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Poultry survives each challenge
MISSISSIPPI STATE -- Mississippi's poultry industry is overcoming challenge after challenge even as U.S. consumers continue to flock to the stores for more.
Kenneth Hood, agricultural economics professor with Mississippi State University's Extension Service, assisted with a recently released report on the economic impact of the state's poultry industry. Naming Hurricane Katrina as one of the biggest challenges in recent years, Hood described poultry as a “resilient industry” to bounce back from some economic obstacles.
“Hurricane Katrina came on the heels of the Russian embargo. Those were two very negative market factors back to back,” Hood said.
The Russian import ban took place in 2002 and was said to be in response to U.S. processing conditions and the use of antibiotics, but the move coincided with a U.S. tariff on Russian steel. Since 2004, Russia has led the world as an importer of U.S. poultry. Hurricane Katrina hit the state in August 2005, destroying cold-storage facilities at the port of Gulfport and severly damaging facilities at the port of Pascagoula.
“In 2006, production expanded by about 2 percent, which was the slowest rate of growth since 2003,” Hood said. “The good news is that the U.S. Department of Agriculture is predicting the export market to grow by 3.4 percent this year.”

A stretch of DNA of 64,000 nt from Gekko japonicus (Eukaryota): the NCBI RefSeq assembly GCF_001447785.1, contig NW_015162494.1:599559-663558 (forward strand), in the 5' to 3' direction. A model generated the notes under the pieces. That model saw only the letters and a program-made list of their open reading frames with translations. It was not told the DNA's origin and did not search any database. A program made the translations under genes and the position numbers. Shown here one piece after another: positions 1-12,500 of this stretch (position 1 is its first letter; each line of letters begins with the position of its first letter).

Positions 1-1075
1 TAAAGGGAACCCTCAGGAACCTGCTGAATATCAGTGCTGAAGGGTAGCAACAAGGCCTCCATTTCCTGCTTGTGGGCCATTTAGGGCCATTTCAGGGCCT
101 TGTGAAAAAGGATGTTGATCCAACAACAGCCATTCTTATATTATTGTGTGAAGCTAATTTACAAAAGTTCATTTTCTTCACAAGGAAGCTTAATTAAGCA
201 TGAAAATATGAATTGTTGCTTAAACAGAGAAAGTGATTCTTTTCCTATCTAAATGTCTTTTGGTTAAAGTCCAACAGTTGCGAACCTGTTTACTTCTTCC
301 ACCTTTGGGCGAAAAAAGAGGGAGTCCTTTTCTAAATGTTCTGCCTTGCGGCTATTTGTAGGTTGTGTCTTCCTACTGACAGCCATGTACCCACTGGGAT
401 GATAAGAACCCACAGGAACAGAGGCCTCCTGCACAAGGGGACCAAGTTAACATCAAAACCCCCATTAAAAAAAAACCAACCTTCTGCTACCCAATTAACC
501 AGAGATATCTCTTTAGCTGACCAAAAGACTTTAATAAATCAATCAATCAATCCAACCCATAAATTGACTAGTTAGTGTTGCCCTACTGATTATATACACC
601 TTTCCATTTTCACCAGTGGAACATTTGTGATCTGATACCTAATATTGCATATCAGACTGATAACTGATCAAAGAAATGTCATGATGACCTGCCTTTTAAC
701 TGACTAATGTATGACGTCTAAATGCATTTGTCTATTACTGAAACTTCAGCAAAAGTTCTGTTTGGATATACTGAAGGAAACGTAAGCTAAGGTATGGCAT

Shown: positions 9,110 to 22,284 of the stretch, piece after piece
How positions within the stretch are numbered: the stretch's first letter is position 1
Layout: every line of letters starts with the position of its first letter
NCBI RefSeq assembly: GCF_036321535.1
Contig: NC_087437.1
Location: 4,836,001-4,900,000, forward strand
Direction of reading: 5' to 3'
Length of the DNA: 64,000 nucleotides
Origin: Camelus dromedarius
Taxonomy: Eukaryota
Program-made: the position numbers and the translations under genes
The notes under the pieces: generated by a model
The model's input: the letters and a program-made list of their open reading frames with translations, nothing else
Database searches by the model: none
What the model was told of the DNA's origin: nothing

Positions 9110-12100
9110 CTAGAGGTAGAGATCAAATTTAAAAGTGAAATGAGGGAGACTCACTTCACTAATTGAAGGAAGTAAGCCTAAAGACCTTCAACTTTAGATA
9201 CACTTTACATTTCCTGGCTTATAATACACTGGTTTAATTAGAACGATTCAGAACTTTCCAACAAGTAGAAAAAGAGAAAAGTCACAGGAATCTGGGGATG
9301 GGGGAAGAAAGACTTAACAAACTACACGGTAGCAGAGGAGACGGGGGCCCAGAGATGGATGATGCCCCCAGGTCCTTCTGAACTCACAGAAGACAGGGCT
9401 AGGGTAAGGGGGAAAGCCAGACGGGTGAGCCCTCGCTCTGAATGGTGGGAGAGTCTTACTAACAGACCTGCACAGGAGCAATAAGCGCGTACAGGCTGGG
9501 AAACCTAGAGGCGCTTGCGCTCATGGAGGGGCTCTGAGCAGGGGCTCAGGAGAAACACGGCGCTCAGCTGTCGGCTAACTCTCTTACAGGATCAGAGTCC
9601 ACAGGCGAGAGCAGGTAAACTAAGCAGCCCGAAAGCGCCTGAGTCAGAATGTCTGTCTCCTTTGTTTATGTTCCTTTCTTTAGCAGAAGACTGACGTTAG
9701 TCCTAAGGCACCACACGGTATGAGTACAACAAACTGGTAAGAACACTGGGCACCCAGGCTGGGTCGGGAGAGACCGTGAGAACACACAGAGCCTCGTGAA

Extension poultry specialist Craig Coufal said producers this year are facing additional economic pressure in the form of fuel and feed costs.
“The dramatic increase in corn usage for ethanol production has greatly increased corn prices, and this has had a big impact on poultry producers since 60 percent to 75 percent of chicken feed (depending on age and type of chicken) is usually corn,” Coufal said. “Additionally, poultry production requires large amounts of electricity and gas. Both of those costs have increased significantly in recent years.”
Mike Pepper, president of the Mississippi Poultry Association, said the recently released report highlights the value of this agricultural industry. According to the report, Mississippi employs more than 24,000 people directly with another 23,000 jobs created indirectly. Poultry employees' wages and salaries exceed $1 billion annually in the state. In 2005, the state's poultry sector passed $2.2 billion in sales at the farm gate.
“This report shows that poultry is still the No. 1 agricultural commodity in the state with an economic multiplier and spillover effect like no other commodity,” Pepper said.
While fuel, electricity and feed prices are hitting the poultry industry hard, other meat products are experiencing the same production-cost increases. Fortunately for poultry, Pepper said consumption data in the report indicates that poultry is consumers' favorite meat, representing 48 percent of all meats consumed in the United States.
“People are eating more poultry every year,” he said. “Consumers appear to appreciate poultry from a health perspective and for its value dollar for dollar compared to other meats. We are constantly trying to develop different ways to prepare poultry to encourage people to eat it.”
Get more information on the economic impact of Mississippi's poultry industry.